New EU Crypto Regulations Come With Stricter Anti-Money Laundering And Anti-Anonymity Regulations

Today, the European Union (EU) approved new crypto regulations aiming new anti-money laundering legislation which, among other things, aims to combat anonymity in the cryptocurrencies market transactions and to facilitate access to information on the real owners of the cryptocurrencies companies.

The 28 Member States took the final steps towards approving the new rules on this Monday, May 14th, which were approved by the European Parliament in mid-April. These rules will be published in the Official Journal of the EU and countries will have 18 months to transpose them into their national legislation.

In particular, the new crypto regulations in the EU oblige cryptocurrency exchange platforms and coins issuers, including companies running ICOs, to apply due diligence controls similar to those currently required from banks, such as verification of their customers.

In addition, these crypto-related platforms and services must be registered, including the cryptocurrency exchange platforms, check cashing offices, or trusts, as well as any other company offering crypto-related services.

The new EU crypto regulations bring in stricter anti-money laundering and anti-anonymity regulations while lessening others

However, in the case of prepaid cards, the amount from which cardholders will be demanded to get verified will be reduced from 250 to 150 Euros.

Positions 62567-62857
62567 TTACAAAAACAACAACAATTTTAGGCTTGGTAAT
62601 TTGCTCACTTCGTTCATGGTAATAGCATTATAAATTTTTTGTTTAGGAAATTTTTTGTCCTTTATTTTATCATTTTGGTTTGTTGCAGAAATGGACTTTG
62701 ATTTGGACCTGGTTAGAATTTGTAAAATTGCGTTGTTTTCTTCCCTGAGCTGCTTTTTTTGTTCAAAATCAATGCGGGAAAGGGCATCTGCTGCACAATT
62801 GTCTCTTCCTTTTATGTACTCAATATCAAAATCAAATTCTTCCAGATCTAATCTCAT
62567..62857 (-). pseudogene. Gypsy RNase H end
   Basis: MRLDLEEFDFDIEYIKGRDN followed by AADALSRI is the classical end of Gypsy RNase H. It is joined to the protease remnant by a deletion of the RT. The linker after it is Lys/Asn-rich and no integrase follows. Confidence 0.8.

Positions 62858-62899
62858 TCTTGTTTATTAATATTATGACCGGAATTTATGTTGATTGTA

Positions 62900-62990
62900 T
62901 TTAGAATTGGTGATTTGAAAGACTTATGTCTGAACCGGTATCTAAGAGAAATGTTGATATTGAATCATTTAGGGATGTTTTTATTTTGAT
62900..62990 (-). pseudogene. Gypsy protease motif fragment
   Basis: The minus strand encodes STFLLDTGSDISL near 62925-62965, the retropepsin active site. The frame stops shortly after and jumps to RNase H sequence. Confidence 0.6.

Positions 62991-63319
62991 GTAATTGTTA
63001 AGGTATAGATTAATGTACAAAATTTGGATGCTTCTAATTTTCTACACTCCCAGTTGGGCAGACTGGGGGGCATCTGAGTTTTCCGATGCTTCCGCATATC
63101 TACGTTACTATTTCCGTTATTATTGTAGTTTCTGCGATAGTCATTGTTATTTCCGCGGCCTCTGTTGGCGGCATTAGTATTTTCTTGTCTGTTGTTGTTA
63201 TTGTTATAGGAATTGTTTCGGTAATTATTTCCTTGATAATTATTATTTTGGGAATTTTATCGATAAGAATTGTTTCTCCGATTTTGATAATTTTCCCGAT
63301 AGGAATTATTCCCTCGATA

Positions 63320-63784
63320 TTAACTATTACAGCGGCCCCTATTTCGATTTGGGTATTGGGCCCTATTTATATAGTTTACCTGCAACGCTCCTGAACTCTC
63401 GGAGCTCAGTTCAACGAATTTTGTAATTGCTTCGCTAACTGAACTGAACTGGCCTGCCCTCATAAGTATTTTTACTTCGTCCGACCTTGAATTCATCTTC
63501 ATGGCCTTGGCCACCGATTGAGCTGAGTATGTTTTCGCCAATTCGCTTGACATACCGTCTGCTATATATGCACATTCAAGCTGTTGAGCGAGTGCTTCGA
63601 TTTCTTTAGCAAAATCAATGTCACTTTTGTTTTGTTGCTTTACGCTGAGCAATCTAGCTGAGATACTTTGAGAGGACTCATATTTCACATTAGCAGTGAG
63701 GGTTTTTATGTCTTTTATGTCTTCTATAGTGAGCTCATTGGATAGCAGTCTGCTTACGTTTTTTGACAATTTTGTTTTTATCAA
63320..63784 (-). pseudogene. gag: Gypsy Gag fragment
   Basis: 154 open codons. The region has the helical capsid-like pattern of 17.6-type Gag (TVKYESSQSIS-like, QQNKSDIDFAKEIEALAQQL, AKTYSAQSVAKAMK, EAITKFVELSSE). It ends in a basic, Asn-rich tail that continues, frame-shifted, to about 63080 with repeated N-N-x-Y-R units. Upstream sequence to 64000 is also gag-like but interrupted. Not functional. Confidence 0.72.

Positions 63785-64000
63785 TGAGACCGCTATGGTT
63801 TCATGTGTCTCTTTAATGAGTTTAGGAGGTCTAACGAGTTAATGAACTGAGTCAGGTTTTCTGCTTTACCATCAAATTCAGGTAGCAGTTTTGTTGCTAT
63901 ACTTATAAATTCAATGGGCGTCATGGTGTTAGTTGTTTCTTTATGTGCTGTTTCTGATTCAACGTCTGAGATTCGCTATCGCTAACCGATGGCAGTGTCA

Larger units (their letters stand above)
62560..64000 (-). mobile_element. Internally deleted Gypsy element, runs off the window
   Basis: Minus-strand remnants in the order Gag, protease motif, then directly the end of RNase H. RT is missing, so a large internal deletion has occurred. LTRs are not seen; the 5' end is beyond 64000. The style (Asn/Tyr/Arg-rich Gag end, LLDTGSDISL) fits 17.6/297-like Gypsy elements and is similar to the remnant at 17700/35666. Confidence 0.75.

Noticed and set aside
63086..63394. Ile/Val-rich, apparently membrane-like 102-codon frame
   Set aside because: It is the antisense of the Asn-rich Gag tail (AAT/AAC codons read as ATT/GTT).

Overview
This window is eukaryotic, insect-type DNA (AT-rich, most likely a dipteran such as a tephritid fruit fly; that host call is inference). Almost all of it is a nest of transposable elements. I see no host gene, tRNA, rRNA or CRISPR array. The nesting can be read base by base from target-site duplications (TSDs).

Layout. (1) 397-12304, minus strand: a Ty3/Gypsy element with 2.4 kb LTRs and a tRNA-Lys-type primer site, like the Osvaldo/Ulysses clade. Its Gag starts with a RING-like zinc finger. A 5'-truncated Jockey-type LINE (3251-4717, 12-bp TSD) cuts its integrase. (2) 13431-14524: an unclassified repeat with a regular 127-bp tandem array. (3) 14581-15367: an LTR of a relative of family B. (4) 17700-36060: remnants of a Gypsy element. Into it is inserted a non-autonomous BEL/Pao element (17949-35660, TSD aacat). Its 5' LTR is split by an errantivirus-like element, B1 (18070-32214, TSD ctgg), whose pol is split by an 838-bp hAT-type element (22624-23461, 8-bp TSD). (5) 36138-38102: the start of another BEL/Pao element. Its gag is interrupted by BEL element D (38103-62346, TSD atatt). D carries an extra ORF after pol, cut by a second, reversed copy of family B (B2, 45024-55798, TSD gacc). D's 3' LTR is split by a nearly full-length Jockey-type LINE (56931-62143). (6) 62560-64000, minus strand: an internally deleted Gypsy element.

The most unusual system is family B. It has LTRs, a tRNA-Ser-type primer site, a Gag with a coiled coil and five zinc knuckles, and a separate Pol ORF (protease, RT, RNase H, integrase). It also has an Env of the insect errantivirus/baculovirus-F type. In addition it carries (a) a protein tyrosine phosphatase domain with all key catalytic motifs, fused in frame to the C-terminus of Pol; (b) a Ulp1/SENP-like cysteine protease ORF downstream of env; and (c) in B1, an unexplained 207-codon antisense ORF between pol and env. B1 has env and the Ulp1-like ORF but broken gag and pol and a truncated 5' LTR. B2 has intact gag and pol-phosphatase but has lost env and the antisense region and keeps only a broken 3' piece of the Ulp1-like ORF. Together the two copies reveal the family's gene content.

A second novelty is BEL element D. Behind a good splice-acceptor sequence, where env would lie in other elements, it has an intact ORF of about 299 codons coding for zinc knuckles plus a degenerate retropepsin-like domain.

Other modifications included in this fifth reform of the directive is the right of any citizen to access information on the actual owners of companies operating in the blockchain technology and/or offer crypto-related services.

The aim of this measure is to eliminate the opacity of so-called ‘mailbox companies’, which are often used to launder money, hide funds and evade taxes.

The directive also includes stricter crypto regulations criteria for assessing whether countries outside the EU pose a risk of money laundering and closer monitoring of transactions involving countries at risk. It also includes provisions to enhance the protection of persons who disclose information on money-laundering, such as the right to anonymity.

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About the Author: Anna Galvez

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